Tuesday, October 21, 2014

SEC East vs SEC West

Everyone knows the SEC West kicks football ass this year and, until the Georgia-Arkansas game, it owned a clean slate over the SEC East. (Go Dawgs). Yeah yeah, so much for football. But what about SAT scores?

I used the data from this site to do a comparison. I dumped it into an Excel file, sorted by schools in the East and West. These are the lower numbers, the average that students in the lower regions of admission scored, the 25th percentile. As you can see from the site, just eyeballing the data, the East schools seem to do better. If you sort the teams by region and average the scores, you get:

West: 500 Reading and 519 Math
East: 557 Reading and 569 Math

An advantage, for you math non-majors out there, of 57 points for the East in Reading, and 50 points in math. The differences are a bit less stark if we look at the 75th percentile, but they still favor the East by 43 points in Reading and 40 points in Math.

"But wait," you might say. "That's not fair. Vandy is in the East. They can actually read and write there."

Good point. So I excluded Vanderbilt and there's still an East advantage. Without Vandy, the East outscores the West on the 25th percentile Reading by 35 points and the 25th percentile Math by 26 points. At the 75th percentile level, the advantage to the East is 25 points for Reading, 21 points for Math.

So maybe the West is kicking ass in football this year, but it only takes a friggin 470 in Reading to be in the 25th percentile at Mississippi State, those other Bulldogs. The 25th percentile table is below.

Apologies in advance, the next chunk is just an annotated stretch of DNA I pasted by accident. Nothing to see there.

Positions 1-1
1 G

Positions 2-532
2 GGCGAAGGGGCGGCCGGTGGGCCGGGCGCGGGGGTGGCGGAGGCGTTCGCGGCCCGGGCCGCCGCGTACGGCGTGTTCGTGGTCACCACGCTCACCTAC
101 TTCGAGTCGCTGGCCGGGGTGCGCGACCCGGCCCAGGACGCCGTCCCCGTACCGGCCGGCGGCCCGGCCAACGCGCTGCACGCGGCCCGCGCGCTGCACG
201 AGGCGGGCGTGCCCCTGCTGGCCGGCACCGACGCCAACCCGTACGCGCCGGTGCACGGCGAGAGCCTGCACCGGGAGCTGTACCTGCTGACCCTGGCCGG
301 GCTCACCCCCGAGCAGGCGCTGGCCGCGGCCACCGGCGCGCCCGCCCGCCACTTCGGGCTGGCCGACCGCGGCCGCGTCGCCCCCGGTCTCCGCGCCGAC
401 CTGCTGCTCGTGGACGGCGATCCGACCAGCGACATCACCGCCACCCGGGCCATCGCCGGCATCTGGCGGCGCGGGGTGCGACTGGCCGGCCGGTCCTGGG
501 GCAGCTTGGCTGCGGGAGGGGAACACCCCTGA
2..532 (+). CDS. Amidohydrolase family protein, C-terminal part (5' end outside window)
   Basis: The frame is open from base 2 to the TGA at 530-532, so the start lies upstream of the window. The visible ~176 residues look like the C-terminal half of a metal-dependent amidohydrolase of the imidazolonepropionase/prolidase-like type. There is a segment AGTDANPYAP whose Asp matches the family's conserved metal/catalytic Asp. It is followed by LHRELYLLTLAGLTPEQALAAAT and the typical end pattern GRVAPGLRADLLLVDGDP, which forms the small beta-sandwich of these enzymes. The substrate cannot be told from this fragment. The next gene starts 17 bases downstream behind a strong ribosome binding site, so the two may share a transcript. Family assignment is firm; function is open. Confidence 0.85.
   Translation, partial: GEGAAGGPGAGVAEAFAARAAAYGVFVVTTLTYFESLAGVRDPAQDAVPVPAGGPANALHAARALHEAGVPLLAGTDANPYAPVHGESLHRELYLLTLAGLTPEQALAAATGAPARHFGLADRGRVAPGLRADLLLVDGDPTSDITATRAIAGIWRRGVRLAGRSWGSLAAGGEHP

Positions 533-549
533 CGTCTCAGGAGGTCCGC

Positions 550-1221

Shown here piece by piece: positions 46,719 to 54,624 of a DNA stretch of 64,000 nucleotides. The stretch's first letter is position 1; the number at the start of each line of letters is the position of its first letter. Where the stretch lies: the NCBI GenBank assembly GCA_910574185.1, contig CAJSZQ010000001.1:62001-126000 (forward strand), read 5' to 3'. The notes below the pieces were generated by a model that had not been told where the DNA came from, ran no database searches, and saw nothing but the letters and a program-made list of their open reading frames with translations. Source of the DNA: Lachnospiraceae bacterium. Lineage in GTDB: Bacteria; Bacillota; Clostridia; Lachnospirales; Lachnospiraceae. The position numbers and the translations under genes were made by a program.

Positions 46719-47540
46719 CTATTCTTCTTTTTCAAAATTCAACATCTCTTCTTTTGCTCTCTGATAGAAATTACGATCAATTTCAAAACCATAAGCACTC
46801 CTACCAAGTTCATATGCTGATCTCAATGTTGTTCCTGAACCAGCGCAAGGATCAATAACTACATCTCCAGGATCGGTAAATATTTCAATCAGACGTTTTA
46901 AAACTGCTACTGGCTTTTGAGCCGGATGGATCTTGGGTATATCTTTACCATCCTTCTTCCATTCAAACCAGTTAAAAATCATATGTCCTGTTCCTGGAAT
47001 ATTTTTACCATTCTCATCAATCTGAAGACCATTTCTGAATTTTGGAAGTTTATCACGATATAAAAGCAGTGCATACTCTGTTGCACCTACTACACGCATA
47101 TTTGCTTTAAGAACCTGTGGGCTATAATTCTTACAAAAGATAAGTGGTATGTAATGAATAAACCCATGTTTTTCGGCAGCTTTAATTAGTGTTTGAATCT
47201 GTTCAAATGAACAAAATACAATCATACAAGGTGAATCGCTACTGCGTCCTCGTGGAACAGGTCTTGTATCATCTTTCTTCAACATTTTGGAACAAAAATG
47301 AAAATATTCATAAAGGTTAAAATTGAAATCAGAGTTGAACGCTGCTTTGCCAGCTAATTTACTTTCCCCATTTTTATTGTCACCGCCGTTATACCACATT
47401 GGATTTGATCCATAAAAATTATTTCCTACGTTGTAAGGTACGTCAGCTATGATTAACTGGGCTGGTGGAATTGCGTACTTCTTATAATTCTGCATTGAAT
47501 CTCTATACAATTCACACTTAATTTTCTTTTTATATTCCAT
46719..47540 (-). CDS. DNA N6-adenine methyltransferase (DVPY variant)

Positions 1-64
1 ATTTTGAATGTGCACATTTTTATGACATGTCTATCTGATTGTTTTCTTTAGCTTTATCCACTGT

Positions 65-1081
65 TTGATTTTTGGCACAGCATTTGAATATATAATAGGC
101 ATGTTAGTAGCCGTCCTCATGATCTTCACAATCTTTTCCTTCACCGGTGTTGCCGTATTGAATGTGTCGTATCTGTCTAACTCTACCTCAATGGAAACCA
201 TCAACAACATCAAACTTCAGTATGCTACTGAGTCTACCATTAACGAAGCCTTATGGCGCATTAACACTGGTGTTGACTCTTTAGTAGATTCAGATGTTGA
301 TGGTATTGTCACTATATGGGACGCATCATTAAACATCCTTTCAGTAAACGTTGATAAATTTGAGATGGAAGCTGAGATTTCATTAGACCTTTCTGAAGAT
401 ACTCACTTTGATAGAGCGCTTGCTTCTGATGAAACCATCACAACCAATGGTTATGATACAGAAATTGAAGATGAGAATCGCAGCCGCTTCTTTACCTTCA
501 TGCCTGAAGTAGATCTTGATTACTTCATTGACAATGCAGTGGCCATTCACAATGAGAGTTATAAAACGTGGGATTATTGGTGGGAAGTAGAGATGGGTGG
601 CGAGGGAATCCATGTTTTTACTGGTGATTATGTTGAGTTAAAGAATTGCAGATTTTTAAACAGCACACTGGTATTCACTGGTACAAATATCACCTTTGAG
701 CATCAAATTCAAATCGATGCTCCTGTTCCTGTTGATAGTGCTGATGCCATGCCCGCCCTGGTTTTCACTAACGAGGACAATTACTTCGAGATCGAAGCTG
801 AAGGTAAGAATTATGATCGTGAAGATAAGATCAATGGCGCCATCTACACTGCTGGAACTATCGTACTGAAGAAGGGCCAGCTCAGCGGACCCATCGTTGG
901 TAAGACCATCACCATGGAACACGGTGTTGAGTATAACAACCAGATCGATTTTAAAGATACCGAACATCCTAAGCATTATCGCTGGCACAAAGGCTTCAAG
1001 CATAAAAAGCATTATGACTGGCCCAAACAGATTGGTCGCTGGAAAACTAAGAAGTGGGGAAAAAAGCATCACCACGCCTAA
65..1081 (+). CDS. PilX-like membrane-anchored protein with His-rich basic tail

Team Reading 25% Reading 75%
Alabama  500 620
Arkansas  500 610
Auburn  530 630
LSU  500 610
Ole Miss  480 600
Texas A&M  520 640
Mississippi State  470 610
Average West 500 617



Florida  580 670
Georgia  560 650
Kentucky  490 610
Missouri  510 640
South Carolina  540 640
Tennessee  530 640
Vanderbilt  690 770
Average East 557 660



East vs West Diff 57 43



East Minus Vandy 535 642
Minus Vandy Diff 35 25


Monday, October 20, 2014

Methodology Matters

It's all in how you measure stuff. Yes, friends, methodology matters.

Take this list for example. In it, I'm happy to report, UGA's graduate journalism program is ranked #5 in the country. That's very cool. No doubt we'll plaster it on the web site, toss it out on Twitter, and buttonhole random strangers in the parking lot to tell 'em the news.

Okay, but what about our PR graduate program? Our PR program (don't tell them I said this) is very likely the best, or among the three best, in the country. By any measure. So how'd it do? Check out the PR list here, or just allow me to tell you it's not ranked. At all. It has:
  1. Georgetown
  2. Rowan College
  3. Mississippi College
  4. Florida A&M